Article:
Molecular Imaging and Multimodal Plate Reader Suites

ImagerThe Department of Biological Sciences maintains several versatile state-of-the-art digital imaging systems as well as a multimodal microplate reader that combine high sensitivity with the ability to perform rigorous quantitation and analysis of a wide range of experimental applications.  These machines are respectively housed in 572 and 563A Crawford Hall, and are available for use by members of the Biology Department. Detailed information concerning the capabilities and uses of these instruments and their analysis software can be found HERE (Pitt username required).

Imaging Hardware

  • GE/Amersham Imager 600RGB is a sensitive and robust CCD-based imager for use with  chemiluminescence, UV and white light transillumination, and multifluorescence analysis of protein and DNA samples in gels and membranes.
  • Fuji FLA-5100 Phosphoimager is a large format high-resolution laser scanner designed for filmless autoradiography and imaging of gels and membranes dyed with fluorescent stains. The machine has three lasers with emission wavelengths of 635 (red), 532 (green) and 473 (blue) nm, and we have filters available for a wide range of fluores including Cy2 and Cy3.  In addition, the machine is equipped with the Phoretix 2D expression software suite designed to aid analysis of proteomic 2D gels. 
  • Fuji LAS-3000 is an older CCD-based system used for routine analysis and quantitation of Ethidium-bromide stained agarose gels and Western blot chemoluminescence applications.

Imaging Software

  • ImageQuant TL (iQTL) software provides a complete package to meet your image analysis requirements. The software consists of the following modules: 1D for analysis of 1D electrophoresis gels and blotting results, Colony Counter for analysis of, for example, colonies on agar culture or spots on 2D gels, Array Analysis for analysis of 2D arrays such as microplates, and an Analysis Toolbox for area and profile analysis of acquired images.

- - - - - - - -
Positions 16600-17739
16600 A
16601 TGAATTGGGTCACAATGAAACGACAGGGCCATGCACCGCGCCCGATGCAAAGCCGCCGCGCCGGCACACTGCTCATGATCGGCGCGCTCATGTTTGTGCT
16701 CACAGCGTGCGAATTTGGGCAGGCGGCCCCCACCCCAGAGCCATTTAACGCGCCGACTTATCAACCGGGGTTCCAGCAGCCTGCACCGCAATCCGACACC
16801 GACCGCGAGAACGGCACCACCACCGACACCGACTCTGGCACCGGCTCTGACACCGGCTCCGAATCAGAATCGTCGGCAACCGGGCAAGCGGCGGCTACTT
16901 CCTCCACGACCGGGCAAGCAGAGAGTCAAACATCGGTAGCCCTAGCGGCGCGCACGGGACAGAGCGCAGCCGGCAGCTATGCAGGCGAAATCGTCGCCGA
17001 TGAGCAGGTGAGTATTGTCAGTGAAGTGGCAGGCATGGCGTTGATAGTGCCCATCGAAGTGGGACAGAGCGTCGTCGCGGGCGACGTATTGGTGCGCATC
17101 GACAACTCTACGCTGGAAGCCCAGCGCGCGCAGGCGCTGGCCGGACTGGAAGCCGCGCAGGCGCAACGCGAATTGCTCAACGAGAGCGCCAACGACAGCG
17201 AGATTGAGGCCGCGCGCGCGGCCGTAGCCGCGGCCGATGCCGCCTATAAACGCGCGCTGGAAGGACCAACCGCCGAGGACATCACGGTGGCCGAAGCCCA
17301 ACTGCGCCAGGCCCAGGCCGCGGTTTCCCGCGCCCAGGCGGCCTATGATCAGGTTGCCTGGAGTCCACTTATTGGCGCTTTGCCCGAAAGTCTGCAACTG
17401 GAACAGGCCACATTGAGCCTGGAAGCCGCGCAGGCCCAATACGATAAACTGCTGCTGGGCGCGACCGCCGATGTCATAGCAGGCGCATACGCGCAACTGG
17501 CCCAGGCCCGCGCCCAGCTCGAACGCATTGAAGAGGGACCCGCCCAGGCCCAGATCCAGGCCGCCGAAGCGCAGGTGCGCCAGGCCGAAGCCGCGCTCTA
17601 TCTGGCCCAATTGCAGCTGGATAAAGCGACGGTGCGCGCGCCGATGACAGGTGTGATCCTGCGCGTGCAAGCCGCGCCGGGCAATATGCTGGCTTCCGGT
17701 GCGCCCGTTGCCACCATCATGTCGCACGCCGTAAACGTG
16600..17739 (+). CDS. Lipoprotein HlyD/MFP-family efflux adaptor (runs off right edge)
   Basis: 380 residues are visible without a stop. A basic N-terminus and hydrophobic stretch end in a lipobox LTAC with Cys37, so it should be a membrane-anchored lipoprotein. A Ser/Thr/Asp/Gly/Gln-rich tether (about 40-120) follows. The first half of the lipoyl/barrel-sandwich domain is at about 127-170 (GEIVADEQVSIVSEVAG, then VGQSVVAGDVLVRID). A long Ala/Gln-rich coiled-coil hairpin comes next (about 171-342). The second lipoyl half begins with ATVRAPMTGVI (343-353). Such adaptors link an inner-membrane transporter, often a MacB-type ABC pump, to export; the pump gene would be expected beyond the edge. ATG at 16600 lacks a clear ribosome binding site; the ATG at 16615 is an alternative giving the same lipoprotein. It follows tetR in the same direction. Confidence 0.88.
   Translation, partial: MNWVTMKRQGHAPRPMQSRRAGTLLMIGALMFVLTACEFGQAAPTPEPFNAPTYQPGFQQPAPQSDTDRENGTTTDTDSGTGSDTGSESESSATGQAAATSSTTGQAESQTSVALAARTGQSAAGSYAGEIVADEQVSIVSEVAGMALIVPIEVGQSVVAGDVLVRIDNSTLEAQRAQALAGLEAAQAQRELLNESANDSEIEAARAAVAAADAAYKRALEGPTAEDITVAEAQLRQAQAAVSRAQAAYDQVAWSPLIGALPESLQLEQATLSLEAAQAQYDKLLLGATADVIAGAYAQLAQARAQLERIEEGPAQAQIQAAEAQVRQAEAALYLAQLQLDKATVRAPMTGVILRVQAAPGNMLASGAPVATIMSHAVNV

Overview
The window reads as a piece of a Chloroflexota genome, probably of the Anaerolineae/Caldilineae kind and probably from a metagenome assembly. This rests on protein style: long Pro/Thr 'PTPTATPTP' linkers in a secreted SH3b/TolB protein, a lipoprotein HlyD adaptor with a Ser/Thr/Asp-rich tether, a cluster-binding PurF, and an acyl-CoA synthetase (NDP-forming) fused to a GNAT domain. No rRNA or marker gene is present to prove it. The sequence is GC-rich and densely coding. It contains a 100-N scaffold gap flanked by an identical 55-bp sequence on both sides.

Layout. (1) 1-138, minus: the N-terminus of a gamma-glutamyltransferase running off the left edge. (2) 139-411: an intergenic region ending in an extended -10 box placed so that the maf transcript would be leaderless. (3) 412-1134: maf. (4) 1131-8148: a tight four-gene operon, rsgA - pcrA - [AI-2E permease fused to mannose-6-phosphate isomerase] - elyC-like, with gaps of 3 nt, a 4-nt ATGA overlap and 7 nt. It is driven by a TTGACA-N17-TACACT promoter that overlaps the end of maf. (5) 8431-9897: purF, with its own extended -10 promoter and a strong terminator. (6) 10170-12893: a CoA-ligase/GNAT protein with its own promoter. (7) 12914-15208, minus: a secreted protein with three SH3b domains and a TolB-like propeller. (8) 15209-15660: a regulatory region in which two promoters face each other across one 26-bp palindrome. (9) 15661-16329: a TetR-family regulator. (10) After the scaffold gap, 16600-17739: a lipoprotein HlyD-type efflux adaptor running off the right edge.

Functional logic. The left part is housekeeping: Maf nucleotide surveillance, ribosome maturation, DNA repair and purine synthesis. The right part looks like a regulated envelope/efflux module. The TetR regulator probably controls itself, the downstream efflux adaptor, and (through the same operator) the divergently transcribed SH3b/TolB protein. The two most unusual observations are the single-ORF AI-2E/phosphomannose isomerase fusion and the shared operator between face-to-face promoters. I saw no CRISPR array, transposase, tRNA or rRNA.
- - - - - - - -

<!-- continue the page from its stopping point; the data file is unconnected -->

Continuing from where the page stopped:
Techniques and Software Download

The following information is available here:

  • Hardware manuals
  • Software manuals (also including legacy Fuji software) and training videos
  • Imaging Application handbooks

Installing ImageQuant TL Software

The Department has purchased a site-license for the iQTL software.  For its use, one needs to download the client software from GE Healthcare (Windows compatible), and point the program to the license on our Departmental server:

  1. Download the client software
  2. Install software via Setup.exe.  This will install the main quantitation program (ImageQuant TL) as well as several security programs.
  3. Upon starting your new software for the first time, the program will ask for either an activation code, or for a server that has the floating license.  Enter
  4. Press return; you should now be ready to start analysis.

Limitations:  To keep everything legal, the above instructions will only work if you are behind the Biology Department Firewall and have a current Pitt username:

  • If you are using a department machine connected to the local network by Ethernet, you are already behind the firewall
  • If you are either working off-site or are using a laptop in the Department with a University wireless connection, you need to use the University's Secure Remote Access service.  See the Network Connect section of this page for details.

Mac users.  The iQTL software is only Windows compatible (XP and higher).  If you are a Mac user, all hope is not lost!  Software such as VMware fusion or Parallels facilitates addition of a Windows (or Linux, if so inclined) partition to your current OSX configuration. This allows you to load both MacOX and Windows on the same machine, and switch back and forth between programs on the two operating systems. We have had success using the iQTL software with VMware fusion. For details on how to set this up, contact Eric Polinko.

Cytation 5 multimodal Plate Reader

The manual for this machine can be downloaded HERE (Pitt username required).


For questions regarding the machines or their software, contact:
Dr. Tony Schwacha